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Medium 9780253356963

5 - Ferryboats: Crossing the Rivers and Bays

John H.Jr. White Indiana University Press ePub

Crossing the Rivers and Bays

EVERY LARGE CITY OR TOWN ON A RIVER, LAKE, OR BAY WOULD likely have had a ferry at some time in its history. We discuss only some of these conveyances that helped travelers cross over the waters of America. The methods of propulsion – oars, poles, horses, river currents, and steam – illustrate the inventiveness of our ancestors. The type of boats and the nature of their operation will constitute the third general area of our discussion.

5.1. An elementary scow ferryboat of about 1800 by Thomas Bewick, a British engraver.

The ferry has been described as a floating section of highway. It has been useful but hardly ever beautiful. It has lacked the majesty of a great liner, the grace of a square rigger, and even the briskness of a tugboat. It has no knife-edge prow to cut through the ocean waves and almost no beauty of line or symmetry of proportion. The ferryboat emerged as a meek and lowly vessel, squat, humble, and often rather dingy in appearance. Its oval shape and rounded roof made it resemble a giant turtle. Even so, the humble ferryboat had its admirers. America's great poet Walt Whitman found the Brooklyn ferry a source of inspiration. He rode it daily to and from Manhattan in the 1850s and 1860s. In 1882 he recalled, “I have always had a passion for ferries; to me they afford inimitable streaming, never failing, living poems.” He would ride in the pilothouse, having made friends with the men at the wheel. In this elevated station he could view the fine harbor and its enormous maritime traffic. He would revel in the great tide of humanity in motion. The sights of the sloops, skiffs, and ocean steamers and the majestic sounds of the boats offered him a refreshment of spirit not found elsewhere. And all of this for a 2-cent fare. Other commuters on these “people's yachts” shared Whitman's appreciation for the ferry as a cruise ship and an opportunity to be out in the sun and fresh salt air. The view of the skyline, seagulls, and the wonderful variety of watercraft made this part of the commute pleasurable. Even the passage of a garbage scow reinforced an appreciation of the great cities’ complexity and many services. The ferry's steady motion offered a little quiet time to reflect and daydream.

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Medium 9780253355485

5 The Spoilers

Jr., Herbert H. Harwood Indiana University Press ePub

Vanderbilt may have thought he was moving into the South Penn under deep cover, but it took no time for word to get out that something serious was going on in southern Pennsylvania and that Vanderbilt probably was involved. And when it did, several similar projects miraculously materialized, created by promoters who suddenly showed interest in the long-ignored route. Their real motives probably will never be known; perhaps they were truly legitimate enterprises, perhaps corporate blackmailers hoping to be bought out, or possibly Pennsylvania Railroad surrogates aiming to block him. But what is known is that even as Twombly, Reon Barnes, and the others were in the preliminary process of investigating and negotiating, three companies received state charters to build railroads over the South Penn’s general route.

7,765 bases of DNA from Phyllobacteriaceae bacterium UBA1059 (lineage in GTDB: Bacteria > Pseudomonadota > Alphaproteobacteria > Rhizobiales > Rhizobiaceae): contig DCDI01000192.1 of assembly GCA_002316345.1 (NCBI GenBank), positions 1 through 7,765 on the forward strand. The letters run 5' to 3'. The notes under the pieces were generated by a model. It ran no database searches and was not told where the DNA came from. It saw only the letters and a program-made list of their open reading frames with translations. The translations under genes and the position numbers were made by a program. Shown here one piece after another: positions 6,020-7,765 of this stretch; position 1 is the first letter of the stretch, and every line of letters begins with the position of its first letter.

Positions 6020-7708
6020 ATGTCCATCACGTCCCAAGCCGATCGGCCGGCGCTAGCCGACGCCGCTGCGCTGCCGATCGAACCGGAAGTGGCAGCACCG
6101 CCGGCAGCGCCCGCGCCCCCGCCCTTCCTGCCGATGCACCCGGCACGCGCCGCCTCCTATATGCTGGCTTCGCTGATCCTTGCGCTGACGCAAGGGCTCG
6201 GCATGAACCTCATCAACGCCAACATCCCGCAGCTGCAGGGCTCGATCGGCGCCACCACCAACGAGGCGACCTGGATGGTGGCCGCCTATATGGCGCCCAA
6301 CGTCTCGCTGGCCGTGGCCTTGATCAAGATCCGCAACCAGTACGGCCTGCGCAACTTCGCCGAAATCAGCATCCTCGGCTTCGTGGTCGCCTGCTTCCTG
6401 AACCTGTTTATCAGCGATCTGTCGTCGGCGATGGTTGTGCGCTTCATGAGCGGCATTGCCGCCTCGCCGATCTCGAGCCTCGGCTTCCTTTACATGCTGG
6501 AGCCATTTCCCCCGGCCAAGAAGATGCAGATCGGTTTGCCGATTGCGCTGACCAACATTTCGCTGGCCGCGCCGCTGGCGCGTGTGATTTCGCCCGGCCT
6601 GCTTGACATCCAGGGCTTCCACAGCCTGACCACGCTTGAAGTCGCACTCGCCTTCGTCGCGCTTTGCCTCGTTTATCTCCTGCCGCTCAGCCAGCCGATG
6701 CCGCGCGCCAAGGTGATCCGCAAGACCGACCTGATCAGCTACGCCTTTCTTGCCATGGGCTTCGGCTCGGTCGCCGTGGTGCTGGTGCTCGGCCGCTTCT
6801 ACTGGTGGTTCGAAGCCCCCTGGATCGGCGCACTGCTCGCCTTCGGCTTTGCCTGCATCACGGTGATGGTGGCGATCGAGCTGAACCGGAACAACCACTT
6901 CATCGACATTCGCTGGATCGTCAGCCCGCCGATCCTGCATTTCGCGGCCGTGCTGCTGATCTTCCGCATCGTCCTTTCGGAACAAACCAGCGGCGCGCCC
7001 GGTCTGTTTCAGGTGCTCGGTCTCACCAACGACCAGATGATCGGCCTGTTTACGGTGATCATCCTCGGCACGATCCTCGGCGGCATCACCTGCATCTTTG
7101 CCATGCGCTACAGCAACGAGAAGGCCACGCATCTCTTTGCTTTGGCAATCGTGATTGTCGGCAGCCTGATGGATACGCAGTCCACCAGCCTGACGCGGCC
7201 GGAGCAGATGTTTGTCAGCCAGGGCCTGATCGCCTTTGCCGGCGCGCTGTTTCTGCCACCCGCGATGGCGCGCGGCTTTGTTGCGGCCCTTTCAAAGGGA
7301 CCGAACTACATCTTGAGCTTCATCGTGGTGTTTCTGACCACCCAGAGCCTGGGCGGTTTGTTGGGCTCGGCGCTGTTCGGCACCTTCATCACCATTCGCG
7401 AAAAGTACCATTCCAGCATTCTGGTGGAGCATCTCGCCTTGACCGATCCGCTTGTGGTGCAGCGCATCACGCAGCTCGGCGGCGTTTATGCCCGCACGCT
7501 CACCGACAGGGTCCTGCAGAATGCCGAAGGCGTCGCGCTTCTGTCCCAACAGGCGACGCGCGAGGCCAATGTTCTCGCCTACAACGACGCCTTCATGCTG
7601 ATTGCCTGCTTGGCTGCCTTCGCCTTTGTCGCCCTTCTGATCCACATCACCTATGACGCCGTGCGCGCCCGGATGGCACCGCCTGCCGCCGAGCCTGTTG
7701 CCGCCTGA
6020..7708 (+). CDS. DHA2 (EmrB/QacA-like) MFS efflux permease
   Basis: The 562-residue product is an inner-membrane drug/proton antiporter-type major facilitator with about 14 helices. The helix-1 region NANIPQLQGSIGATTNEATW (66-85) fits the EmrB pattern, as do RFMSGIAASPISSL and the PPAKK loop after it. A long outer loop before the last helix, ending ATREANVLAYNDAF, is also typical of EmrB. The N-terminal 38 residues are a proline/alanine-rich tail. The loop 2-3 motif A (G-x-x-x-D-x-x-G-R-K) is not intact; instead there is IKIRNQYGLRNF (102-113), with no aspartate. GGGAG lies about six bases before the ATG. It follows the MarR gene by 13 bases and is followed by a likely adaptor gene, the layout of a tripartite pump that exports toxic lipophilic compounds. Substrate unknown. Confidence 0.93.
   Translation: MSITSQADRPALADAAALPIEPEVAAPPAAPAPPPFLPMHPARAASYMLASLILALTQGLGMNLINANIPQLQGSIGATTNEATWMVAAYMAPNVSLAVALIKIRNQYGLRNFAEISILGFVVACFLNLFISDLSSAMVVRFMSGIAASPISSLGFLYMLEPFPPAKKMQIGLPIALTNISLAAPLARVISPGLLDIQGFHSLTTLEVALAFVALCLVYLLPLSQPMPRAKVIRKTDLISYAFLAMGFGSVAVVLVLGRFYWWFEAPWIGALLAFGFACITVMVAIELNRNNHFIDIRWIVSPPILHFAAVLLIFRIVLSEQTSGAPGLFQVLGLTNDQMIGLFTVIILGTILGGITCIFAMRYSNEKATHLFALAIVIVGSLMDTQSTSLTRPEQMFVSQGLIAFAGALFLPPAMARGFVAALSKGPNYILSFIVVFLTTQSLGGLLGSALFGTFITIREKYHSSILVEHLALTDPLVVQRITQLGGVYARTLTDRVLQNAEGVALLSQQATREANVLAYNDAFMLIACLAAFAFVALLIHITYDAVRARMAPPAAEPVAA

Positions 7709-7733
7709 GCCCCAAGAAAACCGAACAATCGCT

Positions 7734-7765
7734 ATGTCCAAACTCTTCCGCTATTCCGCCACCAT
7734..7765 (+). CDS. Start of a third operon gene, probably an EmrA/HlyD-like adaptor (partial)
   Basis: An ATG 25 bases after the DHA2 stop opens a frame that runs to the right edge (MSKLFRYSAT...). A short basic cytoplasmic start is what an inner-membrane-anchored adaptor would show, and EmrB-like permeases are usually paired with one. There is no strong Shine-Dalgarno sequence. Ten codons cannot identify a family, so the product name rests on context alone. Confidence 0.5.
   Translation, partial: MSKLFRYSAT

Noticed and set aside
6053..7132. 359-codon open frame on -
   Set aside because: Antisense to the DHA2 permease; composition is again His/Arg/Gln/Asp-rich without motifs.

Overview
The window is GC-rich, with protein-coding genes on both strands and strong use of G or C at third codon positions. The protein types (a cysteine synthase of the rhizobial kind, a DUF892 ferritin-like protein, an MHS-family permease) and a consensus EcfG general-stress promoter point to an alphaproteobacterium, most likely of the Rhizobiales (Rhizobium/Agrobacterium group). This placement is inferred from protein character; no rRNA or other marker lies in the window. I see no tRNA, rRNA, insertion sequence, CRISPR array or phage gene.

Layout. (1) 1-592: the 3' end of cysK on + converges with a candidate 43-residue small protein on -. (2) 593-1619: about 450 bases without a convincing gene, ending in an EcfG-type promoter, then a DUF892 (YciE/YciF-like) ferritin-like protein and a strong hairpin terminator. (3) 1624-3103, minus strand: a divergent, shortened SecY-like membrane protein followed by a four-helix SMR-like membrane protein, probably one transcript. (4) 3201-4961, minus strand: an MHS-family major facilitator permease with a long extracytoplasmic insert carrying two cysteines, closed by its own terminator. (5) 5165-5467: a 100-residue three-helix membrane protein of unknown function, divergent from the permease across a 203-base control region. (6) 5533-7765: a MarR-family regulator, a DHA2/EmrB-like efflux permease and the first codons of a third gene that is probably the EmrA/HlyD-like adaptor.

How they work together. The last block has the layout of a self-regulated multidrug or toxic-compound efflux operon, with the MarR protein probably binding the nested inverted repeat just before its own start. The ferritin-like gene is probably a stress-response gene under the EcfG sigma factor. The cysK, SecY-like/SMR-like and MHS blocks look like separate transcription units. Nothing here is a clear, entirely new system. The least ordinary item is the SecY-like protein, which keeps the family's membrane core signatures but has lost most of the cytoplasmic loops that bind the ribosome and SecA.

First to appear was something called the Southern Tier Railroad, chartered in June as a 3-foot gauge line stretching 208 miles between a Western Maryland Railroad connection south of Shippensburg and West Elizabeth, near Pittsburgh. (The company’s name referred to its intended route through Pennsylvania’s “southern tier.”) Its incorporators were Philadelphians with no discernible railroad affiliations. Once created, however, the company did nothing further.1

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Chapter 4 Planned Progress

Bill Marvel Indiana University Press ePub

The man who saved the Rock Island railroad was a understood every detail of the railroad. And he was a square-jawed, flinty-eyed railroader’s railroader, a slow-talker who chose his words carefully and meant every syllable of each.

John Dow Farrington despised incompetence. When he encountered it in an underling, he would fix the man in a gray, unblinking stare, a crocodilian smile would tug at the corners of his mouth, and he would begin a reaming-out the employee would never forget. Farrington understood every detail of the railroad. And he was a demon on track maintenance. So as he rode north out of Fort Worth in the office car Edward M. Durham Jr. had sent to fetch him to his new job, he learned what he was up against. Rock Island’s line to El Reno—and almost everywhere else—was a bone-shaking ordeal.

The first thing Farrington did when he came on board as chief operating officer—at $25,000 a year, the equivalent of $382,000 today—was take to the rails for six months in a V-8 Ford sedan equipped with flanged wheels. Everyone ducked when they saw it coming down the track.